A: I've written songs on other records but just lately I've felt I don't need to be Shemekia Copeland, singer, songwriter, dancer, poet! It's not important to me to have all those things over my name. I don't need to be the master of everything. People thinking that they can write and record have helped with the death of this business. It used to be about an entire record. People would listen from beginning to end. At some point it became: I just need one hit song on this record and the rest can just be crap! I don't even care! So then people think, I can just download one song 'cause the rest of the record sucks. And it shouldn't be that way.
Q: On Outskirts Of Love, you dealt with some issues ripped from today's headlines. There's “Crossbone Beach” with date rape and the allegations against Bill Cosby. And also “Cardboard Box”, about the homeless.
A: I'm glad the Pope was here and decided to have lunch with the homeless instead of the Senate. Because we just pass over these people like they don't exist. It's like they're not even there. We go about our lives but I'm sure these people have very interesting stories. The next thing I want to do is going to be about older people. I love older people. I find myself initiating conversations and wanting to talk because they're filled with all this information. There's these amazing people with amazing lives but yet they get passed over too. And not treated well. So that's another record.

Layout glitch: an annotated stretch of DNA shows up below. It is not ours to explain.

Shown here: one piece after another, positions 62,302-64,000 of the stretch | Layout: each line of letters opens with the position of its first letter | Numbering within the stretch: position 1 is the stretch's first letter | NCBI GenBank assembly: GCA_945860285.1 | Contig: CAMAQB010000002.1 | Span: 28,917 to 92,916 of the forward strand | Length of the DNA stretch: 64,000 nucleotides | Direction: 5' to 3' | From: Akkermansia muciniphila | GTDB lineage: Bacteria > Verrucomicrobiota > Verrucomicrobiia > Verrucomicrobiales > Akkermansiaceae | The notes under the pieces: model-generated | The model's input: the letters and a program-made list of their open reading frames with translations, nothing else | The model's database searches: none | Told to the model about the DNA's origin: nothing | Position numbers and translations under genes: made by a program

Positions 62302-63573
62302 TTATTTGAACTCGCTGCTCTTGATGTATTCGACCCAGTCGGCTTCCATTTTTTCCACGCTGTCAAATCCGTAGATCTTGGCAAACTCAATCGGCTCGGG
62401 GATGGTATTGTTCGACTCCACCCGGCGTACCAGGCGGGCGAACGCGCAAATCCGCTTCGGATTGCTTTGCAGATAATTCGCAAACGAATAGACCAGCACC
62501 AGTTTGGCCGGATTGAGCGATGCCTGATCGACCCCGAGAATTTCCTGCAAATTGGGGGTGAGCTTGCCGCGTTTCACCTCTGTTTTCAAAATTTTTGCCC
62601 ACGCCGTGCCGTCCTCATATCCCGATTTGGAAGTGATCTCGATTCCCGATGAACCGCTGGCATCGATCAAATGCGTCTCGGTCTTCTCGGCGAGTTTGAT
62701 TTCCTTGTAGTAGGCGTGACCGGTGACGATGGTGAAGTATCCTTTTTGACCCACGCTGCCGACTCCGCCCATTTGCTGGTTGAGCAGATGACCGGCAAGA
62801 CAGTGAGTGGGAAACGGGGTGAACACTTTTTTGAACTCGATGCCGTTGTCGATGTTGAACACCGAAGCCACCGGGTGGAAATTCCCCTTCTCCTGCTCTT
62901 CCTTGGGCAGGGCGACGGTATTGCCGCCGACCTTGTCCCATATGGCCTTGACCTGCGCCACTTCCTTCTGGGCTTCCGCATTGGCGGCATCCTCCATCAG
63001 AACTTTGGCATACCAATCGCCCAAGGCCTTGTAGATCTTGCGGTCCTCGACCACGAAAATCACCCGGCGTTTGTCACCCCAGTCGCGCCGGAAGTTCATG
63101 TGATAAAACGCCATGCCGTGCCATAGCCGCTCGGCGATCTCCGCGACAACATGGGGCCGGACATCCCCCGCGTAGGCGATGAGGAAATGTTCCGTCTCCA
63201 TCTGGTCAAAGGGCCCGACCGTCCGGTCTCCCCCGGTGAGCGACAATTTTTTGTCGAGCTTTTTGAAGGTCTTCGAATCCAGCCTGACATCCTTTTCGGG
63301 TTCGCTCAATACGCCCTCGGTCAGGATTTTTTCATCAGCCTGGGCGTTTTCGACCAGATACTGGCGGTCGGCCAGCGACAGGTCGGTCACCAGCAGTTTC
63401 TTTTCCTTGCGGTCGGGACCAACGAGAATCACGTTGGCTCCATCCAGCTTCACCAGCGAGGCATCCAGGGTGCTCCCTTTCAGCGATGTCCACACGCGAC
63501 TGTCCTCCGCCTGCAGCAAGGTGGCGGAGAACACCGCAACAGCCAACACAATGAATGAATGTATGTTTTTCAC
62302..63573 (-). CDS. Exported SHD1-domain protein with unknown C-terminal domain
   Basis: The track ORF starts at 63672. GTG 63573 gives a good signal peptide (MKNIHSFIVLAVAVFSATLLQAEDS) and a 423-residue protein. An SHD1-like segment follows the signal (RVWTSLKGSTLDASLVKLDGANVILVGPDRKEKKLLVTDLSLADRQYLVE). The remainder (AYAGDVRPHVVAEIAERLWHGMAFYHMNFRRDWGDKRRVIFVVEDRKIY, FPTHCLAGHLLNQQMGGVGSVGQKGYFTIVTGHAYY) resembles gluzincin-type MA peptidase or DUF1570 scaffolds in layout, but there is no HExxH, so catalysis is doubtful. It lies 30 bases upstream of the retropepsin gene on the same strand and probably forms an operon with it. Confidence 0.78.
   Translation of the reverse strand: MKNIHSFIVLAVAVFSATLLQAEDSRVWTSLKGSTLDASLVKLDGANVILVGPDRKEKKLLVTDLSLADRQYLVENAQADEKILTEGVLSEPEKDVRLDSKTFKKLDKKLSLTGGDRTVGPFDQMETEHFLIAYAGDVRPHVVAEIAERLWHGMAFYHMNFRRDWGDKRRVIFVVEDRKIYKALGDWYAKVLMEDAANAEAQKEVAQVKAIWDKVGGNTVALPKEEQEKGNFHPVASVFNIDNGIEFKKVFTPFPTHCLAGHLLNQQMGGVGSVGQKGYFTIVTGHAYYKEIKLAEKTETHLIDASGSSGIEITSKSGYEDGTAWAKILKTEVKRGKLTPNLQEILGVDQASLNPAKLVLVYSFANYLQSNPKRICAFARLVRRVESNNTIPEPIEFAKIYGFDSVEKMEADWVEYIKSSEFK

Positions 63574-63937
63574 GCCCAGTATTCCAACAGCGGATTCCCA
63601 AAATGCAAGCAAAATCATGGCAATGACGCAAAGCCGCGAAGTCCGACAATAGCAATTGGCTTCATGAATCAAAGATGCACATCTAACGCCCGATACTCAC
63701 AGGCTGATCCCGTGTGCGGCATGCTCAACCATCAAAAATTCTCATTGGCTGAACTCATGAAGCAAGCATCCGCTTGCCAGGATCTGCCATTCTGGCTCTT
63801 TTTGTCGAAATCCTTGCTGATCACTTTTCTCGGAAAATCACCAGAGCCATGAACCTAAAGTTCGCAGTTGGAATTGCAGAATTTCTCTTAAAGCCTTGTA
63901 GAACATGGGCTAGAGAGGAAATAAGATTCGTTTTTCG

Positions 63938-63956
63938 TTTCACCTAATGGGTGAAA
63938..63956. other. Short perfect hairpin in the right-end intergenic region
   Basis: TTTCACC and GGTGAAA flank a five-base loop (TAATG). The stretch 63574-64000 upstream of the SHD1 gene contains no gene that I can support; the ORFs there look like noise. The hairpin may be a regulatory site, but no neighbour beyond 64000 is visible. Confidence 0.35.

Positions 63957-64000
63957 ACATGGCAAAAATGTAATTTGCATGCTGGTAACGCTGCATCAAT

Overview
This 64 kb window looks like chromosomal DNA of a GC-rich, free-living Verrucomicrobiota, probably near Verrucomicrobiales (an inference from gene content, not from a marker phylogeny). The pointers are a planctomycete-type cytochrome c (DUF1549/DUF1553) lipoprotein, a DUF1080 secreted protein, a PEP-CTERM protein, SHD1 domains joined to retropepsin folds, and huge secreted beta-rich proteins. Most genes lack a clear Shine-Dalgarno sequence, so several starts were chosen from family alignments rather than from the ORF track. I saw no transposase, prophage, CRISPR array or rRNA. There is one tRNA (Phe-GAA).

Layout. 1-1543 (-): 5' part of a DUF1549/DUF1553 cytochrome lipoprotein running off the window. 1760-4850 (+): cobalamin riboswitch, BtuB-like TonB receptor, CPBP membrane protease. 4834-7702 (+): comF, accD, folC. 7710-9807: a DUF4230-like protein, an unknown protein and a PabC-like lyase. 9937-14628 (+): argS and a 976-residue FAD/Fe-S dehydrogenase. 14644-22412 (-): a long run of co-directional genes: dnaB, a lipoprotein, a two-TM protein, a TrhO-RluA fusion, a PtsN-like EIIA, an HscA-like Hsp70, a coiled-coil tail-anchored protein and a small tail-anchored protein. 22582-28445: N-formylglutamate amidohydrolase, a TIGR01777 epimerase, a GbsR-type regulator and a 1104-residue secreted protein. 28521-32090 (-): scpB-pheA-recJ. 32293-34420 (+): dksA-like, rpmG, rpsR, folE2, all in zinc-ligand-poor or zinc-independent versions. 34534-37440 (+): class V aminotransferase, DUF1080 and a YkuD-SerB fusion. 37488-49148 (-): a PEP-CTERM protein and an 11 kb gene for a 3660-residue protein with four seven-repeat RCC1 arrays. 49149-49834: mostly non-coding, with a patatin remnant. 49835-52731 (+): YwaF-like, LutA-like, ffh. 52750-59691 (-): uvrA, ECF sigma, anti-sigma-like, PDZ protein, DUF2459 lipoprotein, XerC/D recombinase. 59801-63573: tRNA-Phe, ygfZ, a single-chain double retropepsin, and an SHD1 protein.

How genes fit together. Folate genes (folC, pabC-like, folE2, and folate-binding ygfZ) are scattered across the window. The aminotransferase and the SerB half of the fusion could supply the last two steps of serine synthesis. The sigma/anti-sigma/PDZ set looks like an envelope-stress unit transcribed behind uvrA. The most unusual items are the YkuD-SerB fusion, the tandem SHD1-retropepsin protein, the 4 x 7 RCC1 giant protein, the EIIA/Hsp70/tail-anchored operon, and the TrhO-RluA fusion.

Q: John Prine, a man who is pretty important to this place, Old Town School Of Folk Music, wrote some great songs about aging, “Angel From Montgomery”. Bonnie Raitt sang that. And also, “Hello In There”.
A: Yes, I love that song.
Q: Five years ago, when you last spoke to Chicago Blues Guide, you were asked about the state of the blues which seemed to be a little down at the time. Now in 2015, B.B. King just passed; but Buddy Guy is still out there going strong. We have a fair number of blues clubs here in Chicago. You travel around the country and the world, Shemekia. How's the blues doing these days?